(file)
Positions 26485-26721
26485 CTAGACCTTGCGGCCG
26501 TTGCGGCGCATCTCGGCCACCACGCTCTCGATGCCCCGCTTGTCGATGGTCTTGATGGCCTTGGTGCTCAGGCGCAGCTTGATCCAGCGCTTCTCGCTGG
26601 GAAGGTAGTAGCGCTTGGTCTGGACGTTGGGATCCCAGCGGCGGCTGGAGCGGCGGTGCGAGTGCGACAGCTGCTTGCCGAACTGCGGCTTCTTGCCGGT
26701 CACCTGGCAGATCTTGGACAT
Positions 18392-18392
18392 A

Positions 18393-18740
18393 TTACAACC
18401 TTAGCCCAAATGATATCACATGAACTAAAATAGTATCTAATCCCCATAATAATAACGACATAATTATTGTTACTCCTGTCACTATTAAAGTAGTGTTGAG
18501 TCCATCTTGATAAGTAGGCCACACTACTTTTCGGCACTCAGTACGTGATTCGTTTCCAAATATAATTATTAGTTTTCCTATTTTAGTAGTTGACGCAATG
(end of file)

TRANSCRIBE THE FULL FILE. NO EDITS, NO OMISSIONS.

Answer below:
Positions 26485-26721
26485 CTAGACCTTGCGGCCG
26501 TTGCGGCGCATCTCGGCCACCACGCTCTCGATGCCCCGCTTGTCGATGGTCTTGATGGCCTTGGTGCTCAGGCGCAGCTTGATCCAGCGCTTCTCGCTGG
26601 GAAGGTAGTAGCGCTTGGTCTGGACGTTGGGATCCCAGCGGCGGCTGGAGCGGCGGTGCGAGTGCGACAGCTGCTTGCCGAACTGCGGCTTCTTGCCGGT
26701 CACCTGGCAGATCTTGGACAT
Positions 18392-18392
18392 A

Positions 18393-18740
18393 TTACAACC
18401 TTAGCCCAAATGATATCACATGAACTAAAATAGTATCTAATCCCCATAATAATAACGACATAATTATTGTTACTCCTGTCACTATTAAAGTAGTGTTGAG
18501 TCCATCTTGATAAGTAGGCCACACTACTTTTCGGCACTCAGTACGTGATTCGTTTCCAAATATAATTATTAGTTTTCCTATTTTAGTAGTTGACGCAATG